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Food inflation down but Covid keeps prices high

food prices
The growth in food prices, however, remains high relative to that of other items on the inflation basket. FILE PHOTO | NMG 

Food inflation was lower by a percentage point in May than the previous month as favourable weather reduced the cost of some food items. However, supply chain disruptions meant that Kenyans were unable to benefit fully from the improved production.

Official numbers show the cost of food items in the inflation basket went up by 10.6 per cent last month, compared to 11.6 per cent in March and April, and a high of 14.8 percent in February.

The growth in food prices, however, remains high relative to that of other items on the inflation basket, where food carries the highest weight of 32.9 percent.

Overall inflation last month stood at 5.47 percent, compared to 5.62 percent in April.

“Despite the favourable weather conditions the prices of some food items remained elevated because of the supply disruptions arising from the Covid-19 containment measures,” Central Bank of Kenya said in its latest weekly bulletin.

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Data from the Kenya National Bureau of Statistics (KNBS) on inflation for May showed that onions, tomatoes and beans recorded the biggest price increase per kilogramme year-on-year, while potatoes, carrots and spinach had the biggest drop.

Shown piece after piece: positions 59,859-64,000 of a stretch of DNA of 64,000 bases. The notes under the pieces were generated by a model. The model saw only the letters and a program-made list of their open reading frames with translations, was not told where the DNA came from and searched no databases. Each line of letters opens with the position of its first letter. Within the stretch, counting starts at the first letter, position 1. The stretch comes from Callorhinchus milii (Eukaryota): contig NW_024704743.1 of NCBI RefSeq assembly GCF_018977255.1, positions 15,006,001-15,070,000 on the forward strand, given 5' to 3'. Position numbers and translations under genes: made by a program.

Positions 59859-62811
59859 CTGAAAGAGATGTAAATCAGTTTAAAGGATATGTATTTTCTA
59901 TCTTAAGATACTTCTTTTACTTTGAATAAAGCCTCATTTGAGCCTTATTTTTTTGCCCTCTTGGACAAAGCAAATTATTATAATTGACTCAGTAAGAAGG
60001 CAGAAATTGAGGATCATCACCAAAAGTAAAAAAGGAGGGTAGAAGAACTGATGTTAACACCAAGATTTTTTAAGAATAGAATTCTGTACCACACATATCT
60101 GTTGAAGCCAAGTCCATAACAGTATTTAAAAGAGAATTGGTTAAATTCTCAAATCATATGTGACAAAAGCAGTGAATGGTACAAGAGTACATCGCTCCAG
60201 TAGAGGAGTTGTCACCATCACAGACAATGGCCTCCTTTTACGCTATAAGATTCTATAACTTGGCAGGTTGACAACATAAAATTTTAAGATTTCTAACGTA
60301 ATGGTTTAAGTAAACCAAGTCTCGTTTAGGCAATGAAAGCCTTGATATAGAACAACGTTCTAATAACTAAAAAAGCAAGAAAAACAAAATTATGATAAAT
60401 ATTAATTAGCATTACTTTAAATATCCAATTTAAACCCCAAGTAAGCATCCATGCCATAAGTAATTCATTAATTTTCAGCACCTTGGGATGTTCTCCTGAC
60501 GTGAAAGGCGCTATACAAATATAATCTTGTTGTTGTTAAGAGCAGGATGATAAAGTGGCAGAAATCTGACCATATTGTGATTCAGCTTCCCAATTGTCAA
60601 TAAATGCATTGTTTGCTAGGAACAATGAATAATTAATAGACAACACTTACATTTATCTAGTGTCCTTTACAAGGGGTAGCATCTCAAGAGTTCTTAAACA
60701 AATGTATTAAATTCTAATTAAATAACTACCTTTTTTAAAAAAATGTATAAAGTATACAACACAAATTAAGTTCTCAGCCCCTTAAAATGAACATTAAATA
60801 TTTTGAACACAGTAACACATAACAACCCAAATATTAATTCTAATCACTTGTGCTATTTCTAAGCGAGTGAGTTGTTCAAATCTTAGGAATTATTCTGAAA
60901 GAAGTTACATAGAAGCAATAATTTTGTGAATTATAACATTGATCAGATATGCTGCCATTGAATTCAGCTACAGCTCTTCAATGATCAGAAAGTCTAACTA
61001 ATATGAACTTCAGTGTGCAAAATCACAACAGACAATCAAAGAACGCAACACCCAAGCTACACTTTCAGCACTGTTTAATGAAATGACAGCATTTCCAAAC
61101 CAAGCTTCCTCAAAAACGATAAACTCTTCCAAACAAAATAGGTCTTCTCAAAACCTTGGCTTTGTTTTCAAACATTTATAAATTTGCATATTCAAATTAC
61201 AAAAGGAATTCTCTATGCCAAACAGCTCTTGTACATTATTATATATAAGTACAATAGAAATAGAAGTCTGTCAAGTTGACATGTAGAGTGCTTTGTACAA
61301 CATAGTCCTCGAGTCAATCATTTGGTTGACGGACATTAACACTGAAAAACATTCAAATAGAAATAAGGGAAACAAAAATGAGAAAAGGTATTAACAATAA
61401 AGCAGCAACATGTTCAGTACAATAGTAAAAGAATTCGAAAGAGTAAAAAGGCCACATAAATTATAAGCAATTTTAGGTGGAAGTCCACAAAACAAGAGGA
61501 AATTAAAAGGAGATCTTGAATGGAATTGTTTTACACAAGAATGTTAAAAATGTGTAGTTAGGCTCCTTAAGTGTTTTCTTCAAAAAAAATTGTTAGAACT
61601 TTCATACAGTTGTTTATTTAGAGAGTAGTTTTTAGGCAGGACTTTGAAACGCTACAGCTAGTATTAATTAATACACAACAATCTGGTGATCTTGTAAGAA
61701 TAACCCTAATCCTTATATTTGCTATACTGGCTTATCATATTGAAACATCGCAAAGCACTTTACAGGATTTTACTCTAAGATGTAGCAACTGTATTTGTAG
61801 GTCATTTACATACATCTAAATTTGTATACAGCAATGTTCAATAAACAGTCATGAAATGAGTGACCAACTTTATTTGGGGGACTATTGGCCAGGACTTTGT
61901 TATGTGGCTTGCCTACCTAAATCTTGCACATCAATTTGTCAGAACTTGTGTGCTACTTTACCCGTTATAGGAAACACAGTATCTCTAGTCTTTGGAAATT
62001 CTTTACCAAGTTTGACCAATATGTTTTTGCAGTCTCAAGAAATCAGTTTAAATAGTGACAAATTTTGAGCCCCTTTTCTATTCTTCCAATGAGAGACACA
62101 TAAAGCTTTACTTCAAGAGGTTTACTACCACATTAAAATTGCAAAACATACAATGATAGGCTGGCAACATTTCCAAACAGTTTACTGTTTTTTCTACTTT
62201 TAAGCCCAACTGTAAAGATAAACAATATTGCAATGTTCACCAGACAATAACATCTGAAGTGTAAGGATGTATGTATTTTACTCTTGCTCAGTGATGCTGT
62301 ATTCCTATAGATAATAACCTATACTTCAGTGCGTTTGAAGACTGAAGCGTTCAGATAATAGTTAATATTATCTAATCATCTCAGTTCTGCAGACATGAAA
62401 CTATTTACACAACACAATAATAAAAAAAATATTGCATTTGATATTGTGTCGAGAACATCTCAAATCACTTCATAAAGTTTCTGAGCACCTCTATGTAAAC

The price of a kilo of onions rose by 21.8 percent last month compared to May 2019, tomatoes went up by 15.9 per cent while a kilo of beans was 10.9 per cent costlier.

On the other hand, carrots saw a price drop of 22.5 percent, spinach by 16.8 percent and Irish potatoes by 10.5 percent year-on-year.

The sharp rise in food inflation in recent months has, however, contrasted with that of the other categories of measuring the cost of living.

Last month, fuel inflation stood at three per cent, while non-food-non-fuel (core) inflation was 1.8 per cent, respectively reflecting low global crude prices and muted demand-side pressure in an economy where purchasing power has been eroded by the income losses associated with the Covid-19 disruption.

As a result, private sector players, banks and analysts expect Kenya’s inflation to remain within the preferred CBK target of five percent plus or minus 2.5 percentage points for the rest of the year.

Respondents polled in CBK’s market perceptions survey of March expect inflation at between 6.0 and 6.3 percent this year.

Banks and microfinance banking institutions projected 6.1 percent in the next year, while non-bank firms see it at 6.3 percent.

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